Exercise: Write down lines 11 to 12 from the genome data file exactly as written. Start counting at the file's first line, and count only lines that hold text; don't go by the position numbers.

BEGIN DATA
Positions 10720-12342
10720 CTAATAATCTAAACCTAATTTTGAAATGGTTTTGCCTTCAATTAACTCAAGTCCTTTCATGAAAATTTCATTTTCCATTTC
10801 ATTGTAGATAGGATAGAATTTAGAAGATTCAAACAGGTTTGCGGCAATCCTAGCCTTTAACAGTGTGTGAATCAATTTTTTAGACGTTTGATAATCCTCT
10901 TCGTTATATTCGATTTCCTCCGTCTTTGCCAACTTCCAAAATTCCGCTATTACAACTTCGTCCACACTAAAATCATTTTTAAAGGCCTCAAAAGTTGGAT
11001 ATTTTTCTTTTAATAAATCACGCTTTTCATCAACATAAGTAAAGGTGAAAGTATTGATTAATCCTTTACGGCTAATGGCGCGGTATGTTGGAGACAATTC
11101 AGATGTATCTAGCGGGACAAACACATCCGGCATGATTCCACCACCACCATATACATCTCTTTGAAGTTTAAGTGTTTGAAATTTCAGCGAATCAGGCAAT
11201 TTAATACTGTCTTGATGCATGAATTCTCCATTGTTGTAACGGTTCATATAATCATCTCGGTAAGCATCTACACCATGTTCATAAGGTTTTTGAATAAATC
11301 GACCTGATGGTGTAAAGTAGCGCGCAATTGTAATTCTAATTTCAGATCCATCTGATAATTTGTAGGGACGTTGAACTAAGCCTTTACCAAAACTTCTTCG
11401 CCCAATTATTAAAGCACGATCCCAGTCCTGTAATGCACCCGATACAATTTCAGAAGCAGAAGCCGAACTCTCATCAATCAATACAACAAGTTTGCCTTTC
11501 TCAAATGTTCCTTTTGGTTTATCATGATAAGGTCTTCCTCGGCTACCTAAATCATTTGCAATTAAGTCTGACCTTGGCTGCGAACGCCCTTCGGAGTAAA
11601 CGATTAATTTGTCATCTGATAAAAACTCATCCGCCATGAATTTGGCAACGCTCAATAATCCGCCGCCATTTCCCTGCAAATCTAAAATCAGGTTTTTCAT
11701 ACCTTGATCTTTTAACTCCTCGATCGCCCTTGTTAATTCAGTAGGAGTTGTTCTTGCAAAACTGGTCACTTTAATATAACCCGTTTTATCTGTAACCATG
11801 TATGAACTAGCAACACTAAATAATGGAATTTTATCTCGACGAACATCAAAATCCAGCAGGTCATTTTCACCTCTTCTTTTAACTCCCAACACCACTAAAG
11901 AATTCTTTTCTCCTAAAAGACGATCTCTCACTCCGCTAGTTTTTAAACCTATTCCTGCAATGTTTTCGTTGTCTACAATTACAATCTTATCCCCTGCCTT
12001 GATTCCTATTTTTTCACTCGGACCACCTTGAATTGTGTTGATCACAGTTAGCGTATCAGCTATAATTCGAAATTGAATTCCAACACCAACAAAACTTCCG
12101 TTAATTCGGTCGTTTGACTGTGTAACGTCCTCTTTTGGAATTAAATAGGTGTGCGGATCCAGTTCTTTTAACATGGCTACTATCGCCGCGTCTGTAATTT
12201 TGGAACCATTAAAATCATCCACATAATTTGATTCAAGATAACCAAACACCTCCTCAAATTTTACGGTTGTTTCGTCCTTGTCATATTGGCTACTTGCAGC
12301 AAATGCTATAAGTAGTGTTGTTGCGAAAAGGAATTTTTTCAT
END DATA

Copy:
11601 CGATTAATTTGTCATCTGATAAAAACTCATCCGCCATGAATTTGGCAACGCTCAATAATCCGCCGCCATTTCCCTGCAAATCTAAAATCAGGTTTTTCAT
11701 ACCTTGATCTTTTAACTCCTCGATCGCCCTTGTTAATTCAGTAGGAGTTGTTCTTGCAAAACTGGTCACTTTAATATAACCCGTTTTATCTGTAACCATG